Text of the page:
See https://docs.microsoft.com/en-us/microsoft-365/compliance/data-loss-prevention-policies?view=o365-worldwide

Vulnerability Management
Percentage of NVD 2019 0.02
Percentage of NVD 2020 0.00
Vendor discloses which vulnerabilities have been addressed Partially
Vendor runs a bug bounty Fully https://www.microsoft.com/en-us/msrc/bounty-microsoft-cloud?rtc=1

Encryption

By applying a standard set of security mechanisms (OAUTH, TLS and Secure Real-Time Transport Protocol (SRTP), data on Skype Business Server is protected over the network[1].

Network communications are encrypted between clients and the server. Encryption keys are owned by Microsoft by default, which is therefore technically able to decrypt client data, even when fully encrypted.

Skype voice messages are encrypted on Microsoft servers, but may not be when they are downloaded to a user’s endpoint. Calls placed to or from the PSTN (the ordinary phone network) are, of course, not encrypted.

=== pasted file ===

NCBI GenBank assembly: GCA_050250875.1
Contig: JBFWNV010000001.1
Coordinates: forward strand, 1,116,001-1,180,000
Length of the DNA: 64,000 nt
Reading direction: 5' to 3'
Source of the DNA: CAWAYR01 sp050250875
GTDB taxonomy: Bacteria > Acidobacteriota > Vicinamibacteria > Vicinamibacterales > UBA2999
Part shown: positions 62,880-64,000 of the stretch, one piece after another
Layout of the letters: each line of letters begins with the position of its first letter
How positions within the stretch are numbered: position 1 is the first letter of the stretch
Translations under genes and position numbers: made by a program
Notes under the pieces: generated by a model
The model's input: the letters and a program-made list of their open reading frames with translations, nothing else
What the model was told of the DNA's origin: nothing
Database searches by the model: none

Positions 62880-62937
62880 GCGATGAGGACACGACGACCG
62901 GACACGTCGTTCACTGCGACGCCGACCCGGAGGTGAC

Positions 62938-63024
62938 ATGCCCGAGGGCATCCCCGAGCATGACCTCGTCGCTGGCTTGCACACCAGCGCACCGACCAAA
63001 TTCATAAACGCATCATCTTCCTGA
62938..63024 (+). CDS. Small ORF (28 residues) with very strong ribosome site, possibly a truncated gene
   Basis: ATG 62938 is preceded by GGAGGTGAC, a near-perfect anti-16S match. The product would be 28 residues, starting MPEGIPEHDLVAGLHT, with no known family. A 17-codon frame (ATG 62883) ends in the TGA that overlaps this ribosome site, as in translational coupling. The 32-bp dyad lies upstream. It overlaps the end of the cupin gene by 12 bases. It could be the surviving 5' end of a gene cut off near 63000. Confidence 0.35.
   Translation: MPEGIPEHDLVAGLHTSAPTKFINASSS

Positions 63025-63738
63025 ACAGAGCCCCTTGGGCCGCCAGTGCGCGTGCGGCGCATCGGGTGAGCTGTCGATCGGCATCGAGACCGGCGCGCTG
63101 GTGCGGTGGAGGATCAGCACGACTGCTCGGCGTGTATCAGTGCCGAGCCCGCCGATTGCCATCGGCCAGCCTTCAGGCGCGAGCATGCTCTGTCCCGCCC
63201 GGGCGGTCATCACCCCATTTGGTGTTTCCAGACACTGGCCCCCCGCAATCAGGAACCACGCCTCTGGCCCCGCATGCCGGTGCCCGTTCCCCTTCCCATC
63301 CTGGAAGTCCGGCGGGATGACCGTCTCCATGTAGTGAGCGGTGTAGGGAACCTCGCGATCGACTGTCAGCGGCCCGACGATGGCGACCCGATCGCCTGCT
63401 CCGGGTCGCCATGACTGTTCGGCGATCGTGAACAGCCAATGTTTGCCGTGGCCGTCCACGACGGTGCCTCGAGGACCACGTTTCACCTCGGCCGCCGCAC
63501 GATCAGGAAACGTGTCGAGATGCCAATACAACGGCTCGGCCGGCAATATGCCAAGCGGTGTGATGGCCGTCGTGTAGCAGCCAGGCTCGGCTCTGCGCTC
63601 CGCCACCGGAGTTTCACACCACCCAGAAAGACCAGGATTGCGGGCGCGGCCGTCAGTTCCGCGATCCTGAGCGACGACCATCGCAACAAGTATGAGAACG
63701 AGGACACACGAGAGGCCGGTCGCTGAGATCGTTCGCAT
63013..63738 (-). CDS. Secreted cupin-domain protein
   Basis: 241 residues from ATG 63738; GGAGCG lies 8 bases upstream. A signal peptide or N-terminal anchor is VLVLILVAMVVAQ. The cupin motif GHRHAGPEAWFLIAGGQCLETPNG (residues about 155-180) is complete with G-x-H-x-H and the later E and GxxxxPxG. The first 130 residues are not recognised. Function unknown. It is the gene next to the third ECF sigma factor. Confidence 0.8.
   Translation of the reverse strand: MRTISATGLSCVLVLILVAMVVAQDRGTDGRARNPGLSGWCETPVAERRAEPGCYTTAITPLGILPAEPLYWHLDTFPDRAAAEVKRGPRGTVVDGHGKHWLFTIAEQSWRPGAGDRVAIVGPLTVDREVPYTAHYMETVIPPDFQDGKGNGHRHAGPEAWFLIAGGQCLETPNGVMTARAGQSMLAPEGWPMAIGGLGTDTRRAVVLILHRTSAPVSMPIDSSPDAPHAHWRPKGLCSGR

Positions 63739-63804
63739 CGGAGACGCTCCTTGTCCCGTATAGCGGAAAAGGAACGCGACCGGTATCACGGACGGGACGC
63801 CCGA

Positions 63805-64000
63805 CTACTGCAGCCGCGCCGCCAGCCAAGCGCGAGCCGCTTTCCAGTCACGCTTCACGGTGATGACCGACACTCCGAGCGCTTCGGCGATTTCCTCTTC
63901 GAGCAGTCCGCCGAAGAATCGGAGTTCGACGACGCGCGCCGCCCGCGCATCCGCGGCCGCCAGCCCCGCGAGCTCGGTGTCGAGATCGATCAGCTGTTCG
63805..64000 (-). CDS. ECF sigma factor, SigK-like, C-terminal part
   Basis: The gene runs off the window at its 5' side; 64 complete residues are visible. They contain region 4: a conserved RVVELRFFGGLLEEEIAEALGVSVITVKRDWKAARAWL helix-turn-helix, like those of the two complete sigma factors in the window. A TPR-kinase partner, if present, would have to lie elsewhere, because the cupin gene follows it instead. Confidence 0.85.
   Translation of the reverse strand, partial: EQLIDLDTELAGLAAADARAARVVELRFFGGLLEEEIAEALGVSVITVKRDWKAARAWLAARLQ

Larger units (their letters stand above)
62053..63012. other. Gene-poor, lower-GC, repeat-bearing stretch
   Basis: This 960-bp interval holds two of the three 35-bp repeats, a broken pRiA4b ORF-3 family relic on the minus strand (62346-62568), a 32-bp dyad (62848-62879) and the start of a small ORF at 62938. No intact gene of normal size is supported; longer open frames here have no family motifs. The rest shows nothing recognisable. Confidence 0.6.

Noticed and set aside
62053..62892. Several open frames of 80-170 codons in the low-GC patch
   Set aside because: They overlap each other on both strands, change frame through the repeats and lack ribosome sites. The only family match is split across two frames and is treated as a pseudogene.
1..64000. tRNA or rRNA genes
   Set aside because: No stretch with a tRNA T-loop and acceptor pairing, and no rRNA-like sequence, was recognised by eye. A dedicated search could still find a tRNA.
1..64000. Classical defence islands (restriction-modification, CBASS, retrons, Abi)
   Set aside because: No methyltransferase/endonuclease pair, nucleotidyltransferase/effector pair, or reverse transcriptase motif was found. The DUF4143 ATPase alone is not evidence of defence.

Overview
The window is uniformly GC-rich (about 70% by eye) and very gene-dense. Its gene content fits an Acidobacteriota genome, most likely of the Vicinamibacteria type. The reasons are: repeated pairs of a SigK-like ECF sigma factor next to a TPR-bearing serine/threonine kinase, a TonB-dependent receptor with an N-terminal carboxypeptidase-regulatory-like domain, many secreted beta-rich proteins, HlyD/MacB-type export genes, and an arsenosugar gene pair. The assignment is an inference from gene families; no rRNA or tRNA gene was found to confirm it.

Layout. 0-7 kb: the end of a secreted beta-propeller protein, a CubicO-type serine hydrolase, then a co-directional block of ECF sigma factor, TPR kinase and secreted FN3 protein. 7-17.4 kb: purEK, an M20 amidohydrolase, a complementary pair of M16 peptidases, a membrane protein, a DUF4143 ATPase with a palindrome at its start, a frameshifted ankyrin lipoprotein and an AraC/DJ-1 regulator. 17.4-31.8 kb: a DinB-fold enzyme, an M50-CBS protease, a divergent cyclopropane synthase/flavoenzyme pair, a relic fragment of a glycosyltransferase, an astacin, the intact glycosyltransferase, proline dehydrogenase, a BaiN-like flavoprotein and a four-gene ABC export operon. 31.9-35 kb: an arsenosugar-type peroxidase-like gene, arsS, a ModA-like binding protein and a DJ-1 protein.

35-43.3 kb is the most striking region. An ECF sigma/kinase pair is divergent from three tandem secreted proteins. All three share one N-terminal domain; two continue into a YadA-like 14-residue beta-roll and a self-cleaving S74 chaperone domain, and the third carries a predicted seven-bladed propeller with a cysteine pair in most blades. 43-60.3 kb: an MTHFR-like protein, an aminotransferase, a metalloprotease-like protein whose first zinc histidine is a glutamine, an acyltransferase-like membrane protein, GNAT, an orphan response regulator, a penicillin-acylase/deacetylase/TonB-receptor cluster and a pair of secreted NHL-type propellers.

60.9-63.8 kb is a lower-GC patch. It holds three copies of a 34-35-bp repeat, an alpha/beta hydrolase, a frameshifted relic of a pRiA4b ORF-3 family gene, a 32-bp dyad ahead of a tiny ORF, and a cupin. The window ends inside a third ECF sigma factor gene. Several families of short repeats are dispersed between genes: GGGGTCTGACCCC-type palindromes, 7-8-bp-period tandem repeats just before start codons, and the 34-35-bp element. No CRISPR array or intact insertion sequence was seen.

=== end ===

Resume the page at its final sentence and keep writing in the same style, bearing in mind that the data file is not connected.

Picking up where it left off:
In order to avoid compromised-key attacks, the keys used for Skype media encryption are exchanged over TLS connections. Skype for Business servers like the one used for chat use HTTPS to enhance the security of web traffic. Communications are therefore not encrypted end-to-end.

In 2018 Microsoft announced that it would start using the Signal Protocol by Open Whisper Systems to provide full end to end encryption for private conversation via a new via the ‘Private Conversation’ feature for the Skype personal application. The feature is available for all users on Skype iOS, Android, Linux, Mac, and Windows Desktop, but it does not appear that it is available in Skype for Business also.

Authentication

Authentication is via an internal AD account. Azure Active Directory (AAD) provides a single trusted back-end repository for user accounts. Skype for Business Server includes server-to-server authentication using the OAuth protocol.

Applying Modern Authentication – the Microsoft implementation of OAUTH 2.0 – for client to server communication enables security features such as O365 Certificate Based Authentication, O365 Multi-Factor Authentication and O365 Conditional Access[2]. Phone calls, text, One Time Pin or Mobile App Notification are all supported as second factors.

Jurisdiction & Regulation

Like Teams, Skype inherits many of Microsoft’s cloud security maturity, including compliance with most relevant security standards. This means it meets ISO 27001 and 28018 Standards, is both SAAE16 SOC 1 and 2 Compliant, HIPPA Compliant, and meets EU Model Clauses compliance regulations[3]. We could not find any reference to Skype and BSI C5 compliance.